Monthly Archives: August 2012

Sea Ice Triple Play

PIOMAS has released updated sea ice volume estimates a little earlier than usual. We have now broken the record for lowest sea ice volume, making a “triple play” of record-breaking volume, extent, and area.

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Sea Ice: Climate vs Weather

In their desperation to deny the impact of global warming on Arctic sea ice, fake skeptics like Anthony Watts, Marc Morano, and Steve Goddard have gone out of their way to blame this year’s crash dive on the weather. In particular, they want to blame it all on the Arctic storm in August.

Apparently they don’t get the difference between weather and climate. Let’s help them out, shall we?

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Ice Over

We’re witnessing a remarkable decline in Arctic sea ice. The annual minimum is taking a nosedive:

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Arctic Sea Ice Death Spiral

With two weeks or so still to go before the annual minimum is reached, the record for lowest extent of Arctic sea ice has already been obliterated by a huge margin. The only question at this point is how much the ice cover will shrink. Frantic denial of reality by Anthony Watts, Marc Morano, and others has only made it obvious how ridiculous they are — they refuse to face the truth of this astounding consequence of global warming. You can smell their desperation.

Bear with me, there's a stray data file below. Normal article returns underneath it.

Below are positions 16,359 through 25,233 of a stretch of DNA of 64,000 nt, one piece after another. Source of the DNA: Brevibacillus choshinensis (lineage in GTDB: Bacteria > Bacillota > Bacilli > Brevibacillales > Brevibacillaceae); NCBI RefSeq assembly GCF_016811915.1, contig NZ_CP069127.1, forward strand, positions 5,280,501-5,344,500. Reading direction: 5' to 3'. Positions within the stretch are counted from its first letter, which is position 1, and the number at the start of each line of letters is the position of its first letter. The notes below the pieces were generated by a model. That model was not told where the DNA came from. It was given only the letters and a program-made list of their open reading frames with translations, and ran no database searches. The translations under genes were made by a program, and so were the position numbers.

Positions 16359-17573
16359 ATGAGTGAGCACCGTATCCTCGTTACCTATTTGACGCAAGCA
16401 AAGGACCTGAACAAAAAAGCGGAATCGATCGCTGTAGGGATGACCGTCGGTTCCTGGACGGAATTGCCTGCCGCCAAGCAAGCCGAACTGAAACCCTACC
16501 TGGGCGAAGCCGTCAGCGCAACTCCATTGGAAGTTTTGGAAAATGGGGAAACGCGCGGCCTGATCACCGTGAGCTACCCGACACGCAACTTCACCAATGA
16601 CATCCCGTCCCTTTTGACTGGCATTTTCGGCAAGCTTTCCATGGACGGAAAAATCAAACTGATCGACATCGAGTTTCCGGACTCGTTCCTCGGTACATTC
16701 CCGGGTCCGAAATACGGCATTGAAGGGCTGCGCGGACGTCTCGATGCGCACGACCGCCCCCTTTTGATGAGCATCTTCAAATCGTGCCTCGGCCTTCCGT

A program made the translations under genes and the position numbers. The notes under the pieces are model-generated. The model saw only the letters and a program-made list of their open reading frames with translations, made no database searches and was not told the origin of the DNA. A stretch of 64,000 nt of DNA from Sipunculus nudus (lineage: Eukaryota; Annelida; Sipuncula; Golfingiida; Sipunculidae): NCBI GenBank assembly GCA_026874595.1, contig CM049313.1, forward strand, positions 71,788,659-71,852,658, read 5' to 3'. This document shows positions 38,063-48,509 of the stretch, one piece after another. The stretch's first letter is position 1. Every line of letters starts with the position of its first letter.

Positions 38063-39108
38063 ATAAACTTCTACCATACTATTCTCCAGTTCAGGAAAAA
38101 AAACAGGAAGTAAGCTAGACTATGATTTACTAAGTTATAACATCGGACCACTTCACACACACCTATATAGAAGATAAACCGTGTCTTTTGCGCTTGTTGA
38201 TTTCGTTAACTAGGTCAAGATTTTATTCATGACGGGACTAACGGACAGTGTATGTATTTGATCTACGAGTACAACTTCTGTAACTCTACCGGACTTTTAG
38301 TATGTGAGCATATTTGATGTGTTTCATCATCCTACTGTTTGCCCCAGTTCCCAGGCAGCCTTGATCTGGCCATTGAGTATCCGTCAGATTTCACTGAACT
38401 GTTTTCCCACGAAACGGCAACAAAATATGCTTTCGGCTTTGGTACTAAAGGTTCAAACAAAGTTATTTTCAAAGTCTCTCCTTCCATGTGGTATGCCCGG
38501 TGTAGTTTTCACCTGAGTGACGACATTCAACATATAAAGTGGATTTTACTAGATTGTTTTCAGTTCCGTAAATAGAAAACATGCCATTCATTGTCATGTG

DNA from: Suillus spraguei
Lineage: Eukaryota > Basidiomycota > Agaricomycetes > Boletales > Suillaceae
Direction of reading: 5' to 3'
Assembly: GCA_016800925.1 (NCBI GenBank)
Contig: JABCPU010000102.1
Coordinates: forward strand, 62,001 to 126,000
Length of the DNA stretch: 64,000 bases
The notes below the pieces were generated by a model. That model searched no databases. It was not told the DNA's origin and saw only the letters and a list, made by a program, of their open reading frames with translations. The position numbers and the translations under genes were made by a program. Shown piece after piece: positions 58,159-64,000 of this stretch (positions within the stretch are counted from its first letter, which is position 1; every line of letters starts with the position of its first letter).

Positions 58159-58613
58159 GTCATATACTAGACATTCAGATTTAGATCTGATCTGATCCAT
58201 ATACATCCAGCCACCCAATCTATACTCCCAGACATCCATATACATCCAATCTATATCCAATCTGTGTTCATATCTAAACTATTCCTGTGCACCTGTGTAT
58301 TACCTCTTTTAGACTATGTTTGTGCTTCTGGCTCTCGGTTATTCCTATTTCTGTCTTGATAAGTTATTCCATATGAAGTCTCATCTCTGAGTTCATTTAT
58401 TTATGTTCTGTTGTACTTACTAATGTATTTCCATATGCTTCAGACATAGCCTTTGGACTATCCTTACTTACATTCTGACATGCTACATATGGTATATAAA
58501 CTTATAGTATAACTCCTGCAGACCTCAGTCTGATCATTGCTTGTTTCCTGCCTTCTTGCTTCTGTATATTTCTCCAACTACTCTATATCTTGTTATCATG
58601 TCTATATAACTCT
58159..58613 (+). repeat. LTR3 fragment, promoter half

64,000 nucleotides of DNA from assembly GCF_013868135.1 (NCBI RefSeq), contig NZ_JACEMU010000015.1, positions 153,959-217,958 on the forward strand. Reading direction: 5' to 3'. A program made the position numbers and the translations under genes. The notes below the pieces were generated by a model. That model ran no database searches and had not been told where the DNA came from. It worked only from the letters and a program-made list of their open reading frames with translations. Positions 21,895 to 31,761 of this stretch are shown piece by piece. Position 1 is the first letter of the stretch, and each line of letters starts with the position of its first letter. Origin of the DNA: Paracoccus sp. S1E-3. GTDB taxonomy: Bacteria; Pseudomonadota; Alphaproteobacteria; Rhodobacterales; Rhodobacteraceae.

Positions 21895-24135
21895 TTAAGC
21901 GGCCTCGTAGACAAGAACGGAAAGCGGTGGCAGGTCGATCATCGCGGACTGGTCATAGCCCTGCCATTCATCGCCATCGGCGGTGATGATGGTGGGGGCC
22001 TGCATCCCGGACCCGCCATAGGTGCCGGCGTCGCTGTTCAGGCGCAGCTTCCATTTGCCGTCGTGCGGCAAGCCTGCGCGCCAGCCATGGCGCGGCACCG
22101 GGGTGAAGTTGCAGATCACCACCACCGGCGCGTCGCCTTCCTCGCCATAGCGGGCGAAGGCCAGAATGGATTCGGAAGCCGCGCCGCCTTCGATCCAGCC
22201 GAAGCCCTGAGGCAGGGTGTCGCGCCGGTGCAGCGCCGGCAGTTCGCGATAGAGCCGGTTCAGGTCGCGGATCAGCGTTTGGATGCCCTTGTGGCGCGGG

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Anthony Watts Breaks the Record

After a week of quite funny jokes, Anthony Watts has shown his real talent. In my opinion, what he’s best at is proving what an utter fake he is as a “skeptic.”

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WUWT Follies

Anthony Watts’ blog has rolled out the comedy this week.

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Two (or more) down …

As a couple of readers have already mentioned, sea ice extent according to IARC/JAXA has reached a new record low value. Sea ice extent according to NSIDC is “knockin’ on the door.”

The mean date of daily minimum extent in the IARC/JAXA data is Sep. 15.5, the earliest is Sep. 9 and the latest Sep. 24. So we can expect *about* 3 more weeks before the actual minimum is reached.

And we’ve already broken the record minimum for sea ice area. It’s looking more and more like this year will break the records for sea ice area, extent, and volume. For more information (including more broken records of specific data sets), see Neven’s excellent sea ice blog.